University-Based SNF to ‘Cross the Generations’

A new skilled nursing facility in Jacksonville, Florida seeks to expose students to the world of elder care — by bringing the residents right to their campus.

Dolphin Pointe Landing, a skilled nursing facility that will be operated by Clear Choice Health Care, is under construction beside Jacksonville University (JU), with the goal of introducing students of every level to a potential career in SNFs.

It is part of a collaboration that aims to expose students of every level to work in elder care.

“These students are going to have the ability to interact all throughout [their] degree program and really get an understanding of what it’s like to serve the greatest generation of seniors,” Geoff Fraser, senior vice president of Clear Choice Health Care and one of the partners of Dolphin Pointe, told Skilled Nursing News.

The facility, which is expected to cost approximately $22 million, is slated to open in mid-2018. Assisted living and independent living components are also planned for the future.

College Connections

Greg Nelson of Nelson Holdings, the developer of the project, has extensive experience in long-term care as well as connections wth the university; he graduated from JU in 1971 and served as a trustee at JU for approximately three years.

“I’ve always thought because JU has such a great nursing school, it would make sense,” he told SNN.

Dolphin Pointe will feature a full spectrum of services and the latest technology, but the connection with the university makes the setting unique, Fraser believes.

“When you go to the actual senior living and housing component that will be there, it’s going to interact with the university to cross the generations and keep an active thriving quality of life for seniors in the building,” he said.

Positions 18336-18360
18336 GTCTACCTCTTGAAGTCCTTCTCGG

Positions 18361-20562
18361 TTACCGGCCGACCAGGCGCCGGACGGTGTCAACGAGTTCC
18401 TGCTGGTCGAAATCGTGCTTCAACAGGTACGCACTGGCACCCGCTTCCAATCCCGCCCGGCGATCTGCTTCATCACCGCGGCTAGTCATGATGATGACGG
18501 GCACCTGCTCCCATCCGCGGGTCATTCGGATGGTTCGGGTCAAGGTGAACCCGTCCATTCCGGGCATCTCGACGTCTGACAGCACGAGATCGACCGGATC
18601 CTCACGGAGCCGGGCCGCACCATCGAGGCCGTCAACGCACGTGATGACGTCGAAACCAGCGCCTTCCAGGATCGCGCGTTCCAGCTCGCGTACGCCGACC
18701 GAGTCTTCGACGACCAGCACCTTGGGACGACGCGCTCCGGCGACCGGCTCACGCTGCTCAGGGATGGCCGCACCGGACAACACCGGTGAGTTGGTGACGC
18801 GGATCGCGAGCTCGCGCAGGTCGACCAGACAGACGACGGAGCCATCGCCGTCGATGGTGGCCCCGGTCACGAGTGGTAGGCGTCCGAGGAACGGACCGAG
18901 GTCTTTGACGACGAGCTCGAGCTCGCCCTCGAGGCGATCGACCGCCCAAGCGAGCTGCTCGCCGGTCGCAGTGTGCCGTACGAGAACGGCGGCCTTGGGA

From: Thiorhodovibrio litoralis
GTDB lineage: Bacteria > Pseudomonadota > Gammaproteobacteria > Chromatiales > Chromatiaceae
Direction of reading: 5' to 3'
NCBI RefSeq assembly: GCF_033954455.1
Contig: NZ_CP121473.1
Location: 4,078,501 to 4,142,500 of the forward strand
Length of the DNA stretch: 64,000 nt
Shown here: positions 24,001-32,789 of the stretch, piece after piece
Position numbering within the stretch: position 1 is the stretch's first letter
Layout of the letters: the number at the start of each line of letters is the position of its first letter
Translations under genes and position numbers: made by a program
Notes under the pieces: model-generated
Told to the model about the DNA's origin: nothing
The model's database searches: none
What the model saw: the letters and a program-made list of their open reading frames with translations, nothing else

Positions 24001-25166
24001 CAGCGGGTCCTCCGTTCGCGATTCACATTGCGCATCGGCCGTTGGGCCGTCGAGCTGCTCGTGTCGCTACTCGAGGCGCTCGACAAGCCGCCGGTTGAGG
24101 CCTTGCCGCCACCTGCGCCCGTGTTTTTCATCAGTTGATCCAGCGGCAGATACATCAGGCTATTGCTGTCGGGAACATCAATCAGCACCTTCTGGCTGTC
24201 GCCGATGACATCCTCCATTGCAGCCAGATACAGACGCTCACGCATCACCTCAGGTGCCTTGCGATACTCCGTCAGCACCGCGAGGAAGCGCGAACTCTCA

Many operators in the industry have posited that partnerships with schools can help solve the nagging workforce shortage in the senior care space. In JU’s case, the crossover will include students having the “carte blanche opportunity to be working really hand-in-hand with the Clear Choice management clinicians,” Christine Sapienza, the dean of JU’s Brooks Rehabilitation College of Healthcare Sciences, told SNN.

“I think it’s unusual,” she said. “There’s usually so much distance and logistics that have to be worked out to capture those types of groups.”

Forging Relationships

JU will have an exclusive relationship with Dolphin Pointe to place its health sciences students within the facility, Sapienza told SNN.

“What this offers us is a true integration of a large community for our students to work in,” Sapienza said.

The opportunities for students range from volunteering, practicum work and shadowing, as well as part-time and possibly full-time employment, Fraser said.

“I really want the interaction to be all throughout their schooling,” Fraser said. “We’ve got to do a better job of bringing in the hospitality and the human element of health care because it goes far beyond the technical aspect. This is a service-driven industry and it’s one of the largest right now, so we have to teach more about the service aspects of this industry.”

The university isn’t Dolphin Pointe’s only connection. Sean Nelson, Greg Nelson’s son who worked for Clear Choice and will be the executive director of the complex, has been reaching out to the Arlington neighborhood where the project is located, Greg Nelson said.

Those efforts revealed few options for Arlington residents to obtain certification to become certified nursing assistants (CNAs), Nelson said. As a result, Dolphin Pointe is in the process of helping set up a nurse training program, expected to open sometime next year.

A Path Forward

Partnerships between universities and businesses are nothing new. But Fraser thinks this particular collaboration is a sign of things to come — benefitting both the residents and the students..

“This obviously made the most sense as a starting point, but I think it’s the wave of the future,” Fraser said.

“It’s what people are looking for. They’re looking for the stimulation even in the senior setting,” he said. “They don’t just want to sit there and play bingo. They want to see life, and what better way to experience life than the university setting?”

Written by Maggie Flynn

Maggie Flynn
Business reporter
When she's not working, Maggie enjoys running, reading, writing and sports, in no particular order. Favorite things include murder mysteries, Lake Michigan and the Pittsburgh Penguins.

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